The advertising industry is often criticised for peddling wildly unrealistic consumerist fantasies to the poor. By and large, this complaint strikes me as hypocritical bullshit. We’ve all sat next to someone in a hip cafe, dressed in the latest fashions, wanking on about the emptiness of consumerism over a skinny soy macchiato. But I have to say, in India the advertising industry really lives up to its reputation. One huge campaign at the moment features India’s biggest star, multimillionaire Amitabh Bachchan, in an immaculately tailored suit. He’s strolling down a spotless marble hallway to catch a jet to Milan. The grimy billboards portraying this are poised above gutters overflowing with dirt and litter, or over rivers so choked with plastic you can’t see the banks through it anymore, and so full of fermenting raw sewage that the water effervesces, emitting an almost overwhelmingly putrid stench. Meanwhile, filthy and emaciated children with rotten teeth and matted hair weave through traffic begging for 1 rupee (2.5 US cents), often horrifically disfigured by their own families to increase their earnings.
Being the tireless defender of the proletariat that I am, I decided to strike a blow against this evil. How? By whoring myself out to the lowest bidder for a bit part in a TV commercial, that’s how. Er, taking the system down from the inside. No wait … experiencing exploitation for myself. Stop looking at me like that. You’re putting me off my macchiato.
By agreeing to take 500 rupees for a day’s work (about U$1 an hour), I secured a role as an extra on a TV commercial for a new chocolate bar. Believe it or not, this is a common wage for fresh-off-the-boat goras in Bollywood. The pitch is to wander up to likely-looking backpackers and say “Want to be a Bollywood actor?” Most people, like me, find this idea so amusing they’re willing to do it for a pittance, which is exactly what they get. There is so little concern with acting ability in Bollywood, especially for white characters, that they’re happy to drag pretty much anyone off the street. And with such a rich supply of foreigners passing through, what you get is downwards pressure on wages. 500 rupees will barely cover the cost of the shittiest hotel room in town, and I mean shitty literally. The toilet in mine leaks when you flush it.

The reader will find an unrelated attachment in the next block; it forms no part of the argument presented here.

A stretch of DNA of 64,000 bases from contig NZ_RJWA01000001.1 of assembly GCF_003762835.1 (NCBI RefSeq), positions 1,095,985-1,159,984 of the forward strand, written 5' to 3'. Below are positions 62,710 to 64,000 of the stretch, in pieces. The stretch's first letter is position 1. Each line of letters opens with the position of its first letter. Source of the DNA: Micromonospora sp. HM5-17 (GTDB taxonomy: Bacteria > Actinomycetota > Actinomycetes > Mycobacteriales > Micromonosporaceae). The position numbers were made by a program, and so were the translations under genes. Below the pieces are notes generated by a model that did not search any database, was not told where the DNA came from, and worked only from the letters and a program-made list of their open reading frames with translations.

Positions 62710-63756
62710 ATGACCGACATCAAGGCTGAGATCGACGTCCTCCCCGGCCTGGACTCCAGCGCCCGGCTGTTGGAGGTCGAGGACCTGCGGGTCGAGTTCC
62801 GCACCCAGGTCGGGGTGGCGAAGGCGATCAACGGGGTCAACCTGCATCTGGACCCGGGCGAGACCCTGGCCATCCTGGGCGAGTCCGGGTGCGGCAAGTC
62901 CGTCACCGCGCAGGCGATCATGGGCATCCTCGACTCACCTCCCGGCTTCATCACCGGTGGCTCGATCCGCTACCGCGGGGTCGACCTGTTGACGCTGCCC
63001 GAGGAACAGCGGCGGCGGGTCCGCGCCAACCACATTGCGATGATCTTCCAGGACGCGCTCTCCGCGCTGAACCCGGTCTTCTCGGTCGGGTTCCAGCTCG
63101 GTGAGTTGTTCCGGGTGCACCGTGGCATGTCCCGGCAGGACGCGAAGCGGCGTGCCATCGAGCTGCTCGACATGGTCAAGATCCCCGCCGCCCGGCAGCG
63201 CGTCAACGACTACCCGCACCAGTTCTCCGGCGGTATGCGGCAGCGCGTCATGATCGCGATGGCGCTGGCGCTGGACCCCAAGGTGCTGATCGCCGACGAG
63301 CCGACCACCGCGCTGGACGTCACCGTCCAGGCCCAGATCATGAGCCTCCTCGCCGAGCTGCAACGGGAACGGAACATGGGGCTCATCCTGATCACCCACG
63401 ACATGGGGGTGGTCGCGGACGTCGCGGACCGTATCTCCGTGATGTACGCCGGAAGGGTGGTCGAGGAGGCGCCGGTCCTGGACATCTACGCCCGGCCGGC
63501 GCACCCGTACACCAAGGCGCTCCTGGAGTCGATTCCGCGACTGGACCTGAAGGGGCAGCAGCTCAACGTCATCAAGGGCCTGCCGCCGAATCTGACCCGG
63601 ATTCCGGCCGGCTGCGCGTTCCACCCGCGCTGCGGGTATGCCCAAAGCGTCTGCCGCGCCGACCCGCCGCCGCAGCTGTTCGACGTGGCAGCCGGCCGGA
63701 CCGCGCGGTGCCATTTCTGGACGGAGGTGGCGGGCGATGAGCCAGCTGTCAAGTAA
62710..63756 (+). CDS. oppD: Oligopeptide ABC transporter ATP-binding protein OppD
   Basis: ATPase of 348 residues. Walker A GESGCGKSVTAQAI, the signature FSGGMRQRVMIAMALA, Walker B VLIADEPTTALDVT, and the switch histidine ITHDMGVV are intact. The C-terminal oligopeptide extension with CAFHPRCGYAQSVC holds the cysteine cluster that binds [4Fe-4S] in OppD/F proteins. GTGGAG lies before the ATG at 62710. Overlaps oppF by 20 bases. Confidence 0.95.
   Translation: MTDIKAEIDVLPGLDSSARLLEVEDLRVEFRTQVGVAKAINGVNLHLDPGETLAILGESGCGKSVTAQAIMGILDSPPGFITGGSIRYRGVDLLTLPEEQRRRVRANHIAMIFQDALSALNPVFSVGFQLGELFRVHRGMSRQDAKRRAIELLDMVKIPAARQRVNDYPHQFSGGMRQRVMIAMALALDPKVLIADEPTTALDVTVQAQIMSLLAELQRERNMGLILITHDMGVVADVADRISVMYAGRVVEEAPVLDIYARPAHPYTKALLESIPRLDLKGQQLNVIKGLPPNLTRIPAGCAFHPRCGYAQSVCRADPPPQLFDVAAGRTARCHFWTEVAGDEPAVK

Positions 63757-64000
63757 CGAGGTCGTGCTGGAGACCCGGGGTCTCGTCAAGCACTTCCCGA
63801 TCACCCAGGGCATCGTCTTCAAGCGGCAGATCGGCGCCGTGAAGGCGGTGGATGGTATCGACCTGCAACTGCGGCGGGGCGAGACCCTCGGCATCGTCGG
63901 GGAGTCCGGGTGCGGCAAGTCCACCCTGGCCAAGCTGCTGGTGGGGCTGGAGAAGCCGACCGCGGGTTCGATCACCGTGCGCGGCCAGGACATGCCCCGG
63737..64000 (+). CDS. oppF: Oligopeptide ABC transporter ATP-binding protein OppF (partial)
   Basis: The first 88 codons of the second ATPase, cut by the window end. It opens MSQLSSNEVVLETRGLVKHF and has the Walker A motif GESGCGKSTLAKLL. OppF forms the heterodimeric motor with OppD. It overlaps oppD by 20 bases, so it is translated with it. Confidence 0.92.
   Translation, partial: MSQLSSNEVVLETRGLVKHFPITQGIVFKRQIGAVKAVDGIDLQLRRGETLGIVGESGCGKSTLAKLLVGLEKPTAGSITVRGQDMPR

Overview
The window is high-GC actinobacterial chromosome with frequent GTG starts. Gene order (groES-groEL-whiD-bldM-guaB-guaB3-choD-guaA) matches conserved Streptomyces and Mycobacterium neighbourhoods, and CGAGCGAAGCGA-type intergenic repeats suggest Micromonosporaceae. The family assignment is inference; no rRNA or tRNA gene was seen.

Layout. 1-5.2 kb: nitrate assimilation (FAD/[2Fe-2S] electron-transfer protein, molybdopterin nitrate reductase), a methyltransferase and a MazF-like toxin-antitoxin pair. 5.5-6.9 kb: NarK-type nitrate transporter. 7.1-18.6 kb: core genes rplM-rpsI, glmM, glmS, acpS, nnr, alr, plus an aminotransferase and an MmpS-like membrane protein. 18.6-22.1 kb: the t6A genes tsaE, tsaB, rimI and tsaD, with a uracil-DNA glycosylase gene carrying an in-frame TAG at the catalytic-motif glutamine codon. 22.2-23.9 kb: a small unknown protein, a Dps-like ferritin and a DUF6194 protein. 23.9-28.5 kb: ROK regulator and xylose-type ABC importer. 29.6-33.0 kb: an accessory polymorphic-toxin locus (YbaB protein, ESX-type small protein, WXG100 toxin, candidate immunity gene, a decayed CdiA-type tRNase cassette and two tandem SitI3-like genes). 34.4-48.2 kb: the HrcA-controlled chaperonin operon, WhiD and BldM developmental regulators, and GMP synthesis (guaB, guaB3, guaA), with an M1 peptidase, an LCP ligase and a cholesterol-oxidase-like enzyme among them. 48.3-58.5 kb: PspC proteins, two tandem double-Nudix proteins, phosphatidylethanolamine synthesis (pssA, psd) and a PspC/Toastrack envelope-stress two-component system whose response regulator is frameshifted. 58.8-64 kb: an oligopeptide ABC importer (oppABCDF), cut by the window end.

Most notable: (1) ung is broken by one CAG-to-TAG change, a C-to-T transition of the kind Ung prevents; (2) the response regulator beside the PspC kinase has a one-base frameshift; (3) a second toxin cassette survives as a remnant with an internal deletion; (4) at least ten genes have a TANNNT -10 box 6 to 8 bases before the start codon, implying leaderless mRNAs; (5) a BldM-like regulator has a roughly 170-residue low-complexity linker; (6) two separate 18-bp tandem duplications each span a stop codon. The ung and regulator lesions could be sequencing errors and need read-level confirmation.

The longer-term goras like Harry have developed a delightful lingo for this situation, adopting terms from the porn industry: fluffer, stuntcock and pornstar. The most prestigious category, pornstar, is self-explanatory. Fluffers, the least prestigious, keep the pornstars erect between takes and never appear on screen. In the middle rank are the stuntcocks, who take over if the pornstars can’t keep it up. So they appear on screen, but only in close-ups of their nether regions, so it’s hardly acting.
Now these labels lend themselves readily to Bollywood: extras are fluffers. They never appear recognizably onscreen, and they get paid a pittance. Non-speaking characters, who interact in some way with the main characters, are stuntcocks. They don’t get paid much more than fluffers. Goras with speaking roles, playing named characters, are pornstars, and get paid more again. So I would have been a pornstar if “The Flag” had been finished, but since it fell through I was reduced to being a fluffer in a TV commercial. I was initially disappointed by this drastic drop in pay and status, but little did I know how much more fascinating this work would be…
The production company being too tight to rent a real studio, the ad was shot in an abandoned factory, the Colaba Mukesh Mills. Apparently, this enormous textile factory was destroyed in a fire. It then sat idle, slowly falling into ruins, until cheap film production companies started sneaking in illegally to shoot there. Eventually, the owners wised up slightly and started charging rent, and now it’s a standard Bollywood location. There are rumours that the owners have since wised up slightly further, and are planning to sell the place.